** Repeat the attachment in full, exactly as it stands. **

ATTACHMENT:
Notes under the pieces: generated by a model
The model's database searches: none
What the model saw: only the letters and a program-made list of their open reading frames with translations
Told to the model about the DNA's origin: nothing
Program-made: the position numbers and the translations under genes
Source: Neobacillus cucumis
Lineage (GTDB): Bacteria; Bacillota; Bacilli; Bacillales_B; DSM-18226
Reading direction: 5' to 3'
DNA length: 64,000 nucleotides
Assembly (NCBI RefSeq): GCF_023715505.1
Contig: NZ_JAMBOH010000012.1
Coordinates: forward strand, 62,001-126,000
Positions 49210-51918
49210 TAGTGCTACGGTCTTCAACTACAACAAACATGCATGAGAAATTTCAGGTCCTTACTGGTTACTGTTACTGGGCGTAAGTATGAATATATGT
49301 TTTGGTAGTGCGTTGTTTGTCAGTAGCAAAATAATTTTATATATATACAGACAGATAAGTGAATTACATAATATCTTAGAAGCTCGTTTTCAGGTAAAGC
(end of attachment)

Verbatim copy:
Notes under the pieces: generated by a model
The model's database searches: none
What the model saw: only the letters and a program-made list of their open reading frames with translations
Told to the model about the DNA's origin: nothing
Program-made: the position numbers and the translations under genes
Source: Neobacillus cucumis
Lineage (GTDB): Bacteria; Bacillota; Bacilli; Bacillales_B; DSM-18226
Reading direction: 5' to 3'
DNA length: 64,000 nucleotides
Assembly (NCBI RefSeq): GCF_023715505.1
Contig: NZ_JAMBOH010000012.1
Coordinates: forward strand, 62,001-126,000
Positions 49210-51918
49210 TAGTGCTACGGTCTTCAACTACAACAAACATGCATGAGAAATTTCAGGTCCTTACTGGTTACTGTTACTGGGCGTAAGTATGAATATATGT
49301 TTTGGTAGTGCGTTGTTTGTCAGTAGCAAAATAATTTTATATATATACAGACAGATAAGTGAATTACATAATATCTTAGAAGCTCGTTTTCAGGTAAAGC